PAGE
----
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RSL raises grave concerns over proposed cuts to Defence Force personnel jobs

PETER CAVE: The RSL has expressed grave concerns about the possible loss of 7,000 jobs from the Australian Defence Forces. In a moment, we'll be speaking to Defence Minister, Ian McLachlan, about reports that he's planning to slash the jobs and replace some of them with civilians. First though, to RSL Deputy National President, Rusty Priest, who says the cuts would be savage and would leave Australia with a weaker Defence Force, with a reduced ability to operate overseas in peacekeeping missions and to respond to national disasters. He spoke to John Taylor.

RUSTY PRIEST: Well, it would leave them very thin on the ground because there are all sorts of issues to be considered from time to time. In the past, we've had commitments because of our obligations to the United Nations; we've had peacekeeping forces go to Rwanda and other places such like that; we've had national disasters occur, and we've seen a pretty good example of that just recently - bushfire commitments; we've seen the commitment of Defence Forces to Papua New Guinea and the drought relief; and you've still got then people training in the various units, people going on leave, people in all sorts of reasons why your units are not up to strength. And to start to cut them, of course we'd view with great concerns.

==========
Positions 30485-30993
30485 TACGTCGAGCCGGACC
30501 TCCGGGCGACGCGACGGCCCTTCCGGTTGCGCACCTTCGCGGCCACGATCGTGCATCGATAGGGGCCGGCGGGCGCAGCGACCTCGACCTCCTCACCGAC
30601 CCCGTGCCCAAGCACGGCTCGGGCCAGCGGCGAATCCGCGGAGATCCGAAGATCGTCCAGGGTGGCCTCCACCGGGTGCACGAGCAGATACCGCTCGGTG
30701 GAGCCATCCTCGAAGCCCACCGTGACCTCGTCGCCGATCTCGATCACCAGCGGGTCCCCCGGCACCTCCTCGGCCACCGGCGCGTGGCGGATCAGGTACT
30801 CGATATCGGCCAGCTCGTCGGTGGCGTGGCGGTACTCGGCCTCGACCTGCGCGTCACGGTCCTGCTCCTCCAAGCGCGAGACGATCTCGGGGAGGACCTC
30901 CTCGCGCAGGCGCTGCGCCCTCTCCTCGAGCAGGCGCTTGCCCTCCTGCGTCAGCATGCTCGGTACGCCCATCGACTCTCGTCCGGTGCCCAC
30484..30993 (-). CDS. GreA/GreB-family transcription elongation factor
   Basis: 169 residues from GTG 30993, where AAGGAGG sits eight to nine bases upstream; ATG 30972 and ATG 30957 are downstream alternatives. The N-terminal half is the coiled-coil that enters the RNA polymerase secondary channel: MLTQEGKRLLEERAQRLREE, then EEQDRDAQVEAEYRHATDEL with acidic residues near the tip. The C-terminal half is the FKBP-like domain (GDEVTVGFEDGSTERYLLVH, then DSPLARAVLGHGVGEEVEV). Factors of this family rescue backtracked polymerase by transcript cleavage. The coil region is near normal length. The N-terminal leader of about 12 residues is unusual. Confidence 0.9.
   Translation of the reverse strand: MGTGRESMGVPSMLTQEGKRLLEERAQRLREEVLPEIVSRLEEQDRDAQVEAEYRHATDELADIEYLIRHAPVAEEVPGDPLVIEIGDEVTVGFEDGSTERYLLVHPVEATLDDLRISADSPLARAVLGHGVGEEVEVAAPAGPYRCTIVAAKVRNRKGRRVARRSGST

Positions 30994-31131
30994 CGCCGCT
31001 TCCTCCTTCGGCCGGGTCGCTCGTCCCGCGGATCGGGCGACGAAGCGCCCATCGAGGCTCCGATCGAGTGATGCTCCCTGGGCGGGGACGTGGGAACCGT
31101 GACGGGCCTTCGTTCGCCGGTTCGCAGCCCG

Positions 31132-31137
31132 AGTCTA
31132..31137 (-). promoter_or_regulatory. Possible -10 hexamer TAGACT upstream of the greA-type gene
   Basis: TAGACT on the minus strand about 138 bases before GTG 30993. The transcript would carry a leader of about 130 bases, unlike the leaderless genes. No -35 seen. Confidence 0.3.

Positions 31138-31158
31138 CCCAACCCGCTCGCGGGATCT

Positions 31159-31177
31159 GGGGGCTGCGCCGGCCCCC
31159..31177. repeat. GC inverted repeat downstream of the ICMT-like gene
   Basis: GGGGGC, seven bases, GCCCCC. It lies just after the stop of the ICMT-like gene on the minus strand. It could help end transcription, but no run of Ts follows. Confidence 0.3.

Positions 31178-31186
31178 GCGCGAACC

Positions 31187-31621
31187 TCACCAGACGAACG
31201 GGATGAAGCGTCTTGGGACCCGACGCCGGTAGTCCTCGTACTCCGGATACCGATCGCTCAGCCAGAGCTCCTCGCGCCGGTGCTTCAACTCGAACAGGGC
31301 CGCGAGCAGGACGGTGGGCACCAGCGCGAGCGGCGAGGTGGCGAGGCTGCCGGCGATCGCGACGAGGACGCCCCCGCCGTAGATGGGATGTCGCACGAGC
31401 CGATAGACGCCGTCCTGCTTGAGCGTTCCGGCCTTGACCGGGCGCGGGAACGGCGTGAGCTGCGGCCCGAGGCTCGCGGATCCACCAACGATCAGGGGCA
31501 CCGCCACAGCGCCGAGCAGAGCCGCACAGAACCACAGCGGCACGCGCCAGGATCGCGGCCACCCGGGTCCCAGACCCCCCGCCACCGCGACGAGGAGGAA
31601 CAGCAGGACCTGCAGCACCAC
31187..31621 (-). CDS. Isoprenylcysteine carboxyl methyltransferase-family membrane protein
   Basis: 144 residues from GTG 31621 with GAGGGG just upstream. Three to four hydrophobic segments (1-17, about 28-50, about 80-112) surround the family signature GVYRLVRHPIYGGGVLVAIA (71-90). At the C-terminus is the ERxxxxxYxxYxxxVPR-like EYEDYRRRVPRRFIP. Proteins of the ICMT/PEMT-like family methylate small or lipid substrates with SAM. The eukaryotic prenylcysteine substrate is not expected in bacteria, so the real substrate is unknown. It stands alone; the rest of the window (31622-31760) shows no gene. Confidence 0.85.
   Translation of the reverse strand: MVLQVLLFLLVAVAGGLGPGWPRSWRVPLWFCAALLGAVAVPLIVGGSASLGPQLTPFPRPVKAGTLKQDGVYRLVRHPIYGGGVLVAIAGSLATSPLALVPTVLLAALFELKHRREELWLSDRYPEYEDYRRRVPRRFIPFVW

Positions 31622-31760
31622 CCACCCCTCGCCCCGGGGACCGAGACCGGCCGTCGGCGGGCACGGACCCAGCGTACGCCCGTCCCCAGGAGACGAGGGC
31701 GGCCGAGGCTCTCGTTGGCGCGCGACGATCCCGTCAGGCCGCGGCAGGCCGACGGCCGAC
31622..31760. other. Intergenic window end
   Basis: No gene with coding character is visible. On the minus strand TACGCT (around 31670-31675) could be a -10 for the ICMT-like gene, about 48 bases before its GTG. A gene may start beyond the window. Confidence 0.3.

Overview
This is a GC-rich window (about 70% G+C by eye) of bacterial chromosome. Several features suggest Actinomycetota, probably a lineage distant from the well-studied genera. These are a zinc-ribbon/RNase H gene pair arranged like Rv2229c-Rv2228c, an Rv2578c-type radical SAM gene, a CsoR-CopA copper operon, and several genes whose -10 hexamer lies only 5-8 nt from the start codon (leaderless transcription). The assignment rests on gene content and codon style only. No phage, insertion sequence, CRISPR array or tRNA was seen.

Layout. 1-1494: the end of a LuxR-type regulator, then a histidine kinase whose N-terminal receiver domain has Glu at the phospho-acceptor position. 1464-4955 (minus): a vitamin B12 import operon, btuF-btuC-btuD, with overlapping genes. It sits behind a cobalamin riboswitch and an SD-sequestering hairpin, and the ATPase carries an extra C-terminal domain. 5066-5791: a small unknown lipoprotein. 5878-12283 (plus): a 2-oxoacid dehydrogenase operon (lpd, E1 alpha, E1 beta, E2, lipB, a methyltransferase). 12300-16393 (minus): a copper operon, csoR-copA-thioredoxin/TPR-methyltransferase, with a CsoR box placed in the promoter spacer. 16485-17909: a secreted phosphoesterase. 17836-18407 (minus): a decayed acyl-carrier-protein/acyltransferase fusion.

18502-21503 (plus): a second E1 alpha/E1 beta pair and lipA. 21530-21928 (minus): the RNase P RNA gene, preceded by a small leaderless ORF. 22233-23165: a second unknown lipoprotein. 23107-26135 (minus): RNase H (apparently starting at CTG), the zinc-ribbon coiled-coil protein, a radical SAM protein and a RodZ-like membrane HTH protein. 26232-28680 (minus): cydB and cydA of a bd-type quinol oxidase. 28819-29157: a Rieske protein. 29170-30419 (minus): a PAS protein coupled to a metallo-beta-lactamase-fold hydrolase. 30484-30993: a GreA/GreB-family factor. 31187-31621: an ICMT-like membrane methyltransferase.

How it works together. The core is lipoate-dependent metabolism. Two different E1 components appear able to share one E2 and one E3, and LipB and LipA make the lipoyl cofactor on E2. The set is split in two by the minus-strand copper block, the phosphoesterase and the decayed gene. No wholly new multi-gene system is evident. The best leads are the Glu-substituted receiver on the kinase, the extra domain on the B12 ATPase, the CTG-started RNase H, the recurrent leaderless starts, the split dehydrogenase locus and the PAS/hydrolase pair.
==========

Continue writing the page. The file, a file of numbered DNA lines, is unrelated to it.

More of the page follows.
JOHN TAYLOR: Cuts of such magnitude would make international efforts, such as you just listed, quite hard to do and Australia to fulfil their obligations?

RUSTY PRIEST: They would leave the Defence Force very, very thin on the ground. And if you've got one, two of them - two commitments - I'd doubt very much whether we'd have the capacity to fill. And also if national disasters occur, as they do from time to time, when the requirement is there for the Defence Forces to assist - bushfires, floods - who can predict?

JOHN TAYLOR: Will it mean a weaker Defence Force, even if we say that more resources are designated towards combat positions and increasing and improving the technology that the Australian Defence Forces have, will it generally mean, though, that it will mean a weaker Defence Force just because of the sheer numbers in the Armed Forces?

RUSTY PRIEST: Well, if you decrease the numbers and increase the technology, you've still got to have someone to use the weapons, someone to man the units. And if you're going to start cutting of that magnitude, where are you going to cut? They have to be base units and they have to be front-line combat units. It's all very well to say, well, we'll rely on civilianisation, but civilians have a habit of knocking off at five o'clock in the afternoon and not wanting to start till half past seven or eight o'clock next morning. So what happens if something blows up overnight or the weekend?

PETER CAVE: The RSL's Deputy National President, Rusty Priest.